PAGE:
While improvements have been made in recent years, the government could still do more to recuperate tax from betting and provide funding for sports directly, according to the CEO of Horse Racing Ireland, Brian Kavanagh.
Kavanagh was speaking on Friday Night Racing and made the case for the sport to be funded through taxes on the betting industry rather than from public money that could be used for other projects.
"Racing is the lion's share of betting and my view is that if the government have the taxation basis right there should be enough money for every sport," Kavanagh noted.
"What it means, more importantly, is that the industry is funded by gambling taxes which are taxes paid by those who choose to bet on an activity rather than from a general tax purse which is used for other social purposes."
While the popularity of betting in other sports such as football continues to grow, Kavanagh argued that to have leading sporting industries the government should assure they are properly funded, with one of the best ways through a betting tax.
"If we're aspiring to have our industry as a world leader why shouldn't we have a world-leading or equivalent funding basis?
"I'm absolutely certain we'll beat [other countries' racing industries] in terms of the quality of our trainers, the quality of our riders, the quality of our horses. What would hold us back is a sort of inadequate funding basis."
Kavanagh was also keen to point out that advancements have been made over the last number of years in fairly taxing the betting industry.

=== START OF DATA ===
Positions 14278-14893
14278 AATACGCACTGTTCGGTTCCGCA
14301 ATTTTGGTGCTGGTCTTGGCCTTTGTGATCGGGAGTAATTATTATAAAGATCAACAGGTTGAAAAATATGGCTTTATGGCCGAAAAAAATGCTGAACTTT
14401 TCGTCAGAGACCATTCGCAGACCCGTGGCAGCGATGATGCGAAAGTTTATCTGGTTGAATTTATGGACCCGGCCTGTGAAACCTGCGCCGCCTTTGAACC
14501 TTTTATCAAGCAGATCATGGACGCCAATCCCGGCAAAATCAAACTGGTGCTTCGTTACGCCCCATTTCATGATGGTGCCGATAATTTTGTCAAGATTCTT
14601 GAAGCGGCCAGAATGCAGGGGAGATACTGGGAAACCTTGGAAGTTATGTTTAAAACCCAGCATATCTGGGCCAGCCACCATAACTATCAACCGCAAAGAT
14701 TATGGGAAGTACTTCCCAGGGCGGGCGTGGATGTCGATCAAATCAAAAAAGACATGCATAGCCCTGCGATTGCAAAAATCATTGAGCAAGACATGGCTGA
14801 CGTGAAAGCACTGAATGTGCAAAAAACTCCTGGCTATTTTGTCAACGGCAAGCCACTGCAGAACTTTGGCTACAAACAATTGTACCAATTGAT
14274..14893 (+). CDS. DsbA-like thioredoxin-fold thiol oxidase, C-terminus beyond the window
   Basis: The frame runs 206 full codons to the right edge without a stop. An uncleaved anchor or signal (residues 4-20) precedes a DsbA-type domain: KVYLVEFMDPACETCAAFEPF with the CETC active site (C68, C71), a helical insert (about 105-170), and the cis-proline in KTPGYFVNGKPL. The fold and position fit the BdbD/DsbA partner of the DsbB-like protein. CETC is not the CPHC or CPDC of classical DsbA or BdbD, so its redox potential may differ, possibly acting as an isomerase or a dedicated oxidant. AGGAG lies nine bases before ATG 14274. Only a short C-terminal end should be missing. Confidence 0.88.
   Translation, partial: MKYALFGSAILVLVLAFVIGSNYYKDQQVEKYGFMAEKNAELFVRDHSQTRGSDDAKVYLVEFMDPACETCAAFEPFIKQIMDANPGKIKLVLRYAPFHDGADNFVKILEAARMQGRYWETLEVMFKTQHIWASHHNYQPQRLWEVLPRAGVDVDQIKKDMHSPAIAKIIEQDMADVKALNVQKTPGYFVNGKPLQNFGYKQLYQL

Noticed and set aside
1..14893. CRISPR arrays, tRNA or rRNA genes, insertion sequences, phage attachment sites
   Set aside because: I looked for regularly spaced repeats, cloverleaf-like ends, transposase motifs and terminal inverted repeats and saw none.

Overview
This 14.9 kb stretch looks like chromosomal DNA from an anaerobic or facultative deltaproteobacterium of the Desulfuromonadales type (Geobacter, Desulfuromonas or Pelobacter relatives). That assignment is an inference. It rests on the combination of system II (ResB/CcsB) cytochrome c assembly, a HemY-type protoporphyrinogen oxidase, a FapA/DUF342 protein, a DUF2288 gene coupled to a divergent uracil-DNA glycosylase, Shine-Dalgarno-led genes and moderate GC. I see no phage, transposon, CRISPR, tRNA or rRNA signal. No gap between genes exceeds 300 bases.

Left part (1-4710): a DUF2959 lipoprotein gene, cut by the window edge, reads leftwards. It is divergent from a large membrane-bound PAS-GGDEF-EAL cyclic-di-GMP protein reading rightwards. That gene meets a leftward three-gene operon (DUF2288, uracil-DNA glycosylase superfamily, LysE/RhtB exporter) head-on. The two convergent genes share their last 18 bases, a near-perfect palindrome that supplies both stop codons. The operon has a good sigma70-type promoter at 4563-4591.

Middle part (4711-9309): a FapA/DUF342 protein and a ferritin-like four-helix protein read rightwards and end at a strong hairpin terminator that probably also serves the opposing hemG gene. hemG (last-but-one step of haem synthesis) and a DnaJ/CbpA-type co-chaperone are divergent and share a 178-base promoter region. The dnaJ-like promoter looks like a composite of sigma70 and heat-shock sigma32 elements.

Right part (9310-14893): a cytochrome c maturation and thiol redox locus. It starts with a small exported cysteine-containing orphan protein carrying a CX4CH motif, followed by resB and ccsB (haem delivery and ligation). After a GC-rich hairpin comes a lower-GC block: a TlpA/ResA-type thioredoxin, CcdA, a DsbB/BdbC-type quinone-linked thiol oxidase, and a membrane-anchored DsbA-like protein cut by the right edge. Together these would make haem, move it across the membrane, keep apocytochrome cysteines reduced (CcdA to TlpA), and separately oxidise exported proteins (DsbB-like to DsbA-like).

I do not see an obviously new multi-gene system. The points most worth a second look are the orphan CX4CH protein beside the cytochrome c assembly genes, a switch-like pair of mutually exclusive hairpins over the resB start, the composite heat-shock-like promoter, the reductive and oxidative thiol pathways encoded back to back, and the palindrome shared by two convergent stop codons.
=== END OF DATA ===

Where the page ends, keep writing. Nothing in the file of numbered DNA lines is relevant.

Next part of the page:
"The government has started looking at the rate of betting tax and we still feel there is perhaps some scope to further increase that rate.
"That should provide the basis of providing funding back to horse racing because you then have a situation which is what applies all across the world which is the government introduces some kind of arrangement to address this anomaly whereby racing creates a product and then gambling uses that product or exploits that product without maybe paying for the staging of that event."
After closing loopholes that allowed online betting to be routed through tax havens the government then extended the tax to cover online and telephone betting.
"That doubled the take to 50 million and last year they increased the rate to 2% and the figures we see now is the tax take for last year was 95 million.
"So the government has moved from a situation where it was getting €25 million and had to top that up with the money they were giving to horse racing to a situation where it's now getting €95 million and giving horse racing €67 million."